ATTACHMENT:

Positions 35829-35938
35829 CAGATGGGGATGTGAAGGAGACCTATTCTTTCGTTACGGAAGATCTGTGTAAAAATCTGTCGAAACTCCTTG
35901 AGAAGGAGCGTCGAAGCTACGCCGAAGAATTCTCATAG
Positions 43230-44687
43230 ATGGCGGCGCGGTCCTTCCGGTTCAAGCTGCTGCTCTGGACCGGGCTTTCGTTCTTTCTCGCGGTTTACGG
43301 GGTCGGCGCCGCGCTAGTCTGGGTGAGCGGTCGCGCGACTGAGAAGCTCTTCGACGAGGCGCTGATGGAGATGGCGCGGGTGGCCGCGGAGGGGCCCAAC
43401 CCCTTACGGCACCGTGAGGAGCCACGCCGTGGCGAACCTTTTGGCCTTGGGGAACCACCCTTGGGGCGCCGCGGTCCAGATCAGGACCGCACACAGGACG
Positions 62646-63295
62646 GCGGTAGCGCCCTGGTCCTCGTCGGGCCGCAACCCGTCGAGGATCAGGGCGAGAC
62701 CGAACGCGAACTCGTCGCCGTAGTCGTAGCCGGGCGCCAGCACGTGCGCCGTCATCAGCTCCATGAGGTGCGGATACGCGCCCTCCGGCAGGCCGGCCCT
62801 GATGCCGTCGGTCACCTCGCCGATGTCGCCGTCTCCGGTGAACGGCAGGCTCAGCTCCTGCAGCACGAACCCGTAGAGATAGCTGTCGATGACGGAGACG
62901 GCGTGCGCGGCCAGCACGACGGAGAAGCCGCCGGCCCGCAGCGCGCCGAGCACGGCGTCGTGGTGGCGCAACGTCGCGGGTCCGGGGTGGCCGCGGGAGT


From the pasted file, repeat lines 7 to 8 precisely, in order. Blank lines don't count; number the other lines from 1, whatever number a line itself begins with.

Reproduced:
43401 CCCTTACGGCACCGTGAGGAGCCACGCCGTGGCGAACCTTTTGGCCTTGGGGAACCACCCTTGGGGCGCCGCGGTCCAGATCAGGACCGCACACAGGACG
Positions 62646-63295